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Obsessive compulsive disorder (OCD) affects people differently, but usually causes a particular pattern of thoughts and behaviours.
This pattern has four main steps:
It's possible to just have obsessive thoughts or just have compulsions, but most people with OCD will experience both.
Almost everyone has unpleasant or unwanted thoughts at some point, such as thinking they may have forgotten to lock the door of the house, or even sudden unwelcome violent or offensive mental images.
But if you have a persistent, unpleasant thought that dominates your thinking to the extent it interrupts other thoughts, you may have an obsession.
Some common obsessions that affect people with OCD include:
You may have obsessive thoughts of a violent or sexual nature that you find repulsive or frightening. But they're just thoughts and having them doesn't mean you'll act on them.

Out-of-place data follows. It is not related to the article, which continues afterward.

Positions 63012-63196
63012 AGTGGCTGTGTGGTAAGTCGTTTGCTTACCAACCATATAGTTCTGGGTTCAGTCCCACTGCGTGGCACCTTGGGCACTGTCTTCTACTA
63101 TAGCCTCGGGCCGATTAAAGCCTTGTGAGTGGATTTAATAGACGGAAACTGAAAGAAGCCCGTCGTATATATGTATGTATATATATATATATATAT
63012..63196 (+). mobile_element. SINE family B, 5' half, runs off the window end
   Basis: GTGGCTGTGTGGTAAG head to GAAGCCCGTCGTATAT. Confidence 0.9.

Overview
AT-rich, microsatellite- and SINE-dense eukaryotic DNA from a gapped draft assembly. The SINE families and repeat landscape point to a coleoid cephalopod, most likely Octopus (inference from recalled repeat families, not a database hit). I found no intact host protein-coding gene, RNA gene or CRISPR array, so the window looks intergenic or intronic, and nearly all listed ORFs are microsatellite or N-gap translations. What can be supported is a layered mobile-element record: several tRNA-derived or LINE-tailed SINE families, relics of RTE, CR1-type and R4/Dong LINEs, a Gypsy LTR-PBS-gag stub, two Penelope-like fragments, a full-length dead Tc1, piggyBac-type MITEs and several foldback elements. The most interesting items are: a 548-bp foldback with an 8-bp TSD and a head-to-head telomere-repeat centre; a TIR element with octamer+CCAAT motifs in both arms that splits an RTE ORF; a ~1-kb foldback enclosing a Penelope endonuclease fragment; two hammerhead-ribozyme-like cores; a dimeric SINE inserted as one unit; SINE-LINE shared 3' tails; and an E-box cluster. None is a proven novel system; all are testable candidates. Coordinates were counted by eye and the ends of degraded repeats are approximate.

Compulsions arise as a way of trying to reduce or prevent anxiety caused by the obsessive thought, although in reality this behaviour is either excessive or not realistically connected.
For example, a person who fears contamination with germs may wash their hands repeatedly, or someone with a fear of harming their family may have the urge to repeat an action multiple times to "neutralise" the thought.
Most people with OCD realise that such compulsive behaviour is irrational and makes no logical sense, but they can't stop acting on it and feel they need to do it "just in case".
Common types of compulsive behaviour in people with OCD include:
Not all compulsive behaviours will be obvious to other people.
It's important to get help if you think you have OCD and it's having a significant impact on your life.
If you think a friend or family member may have OCD, try talking to them about your concerns and suggest they seek help.
OCD is unlikely to get better on its own, but treatment and support is available to help you manage your symptoms and have a better quality of life.
There are two main ways to get help: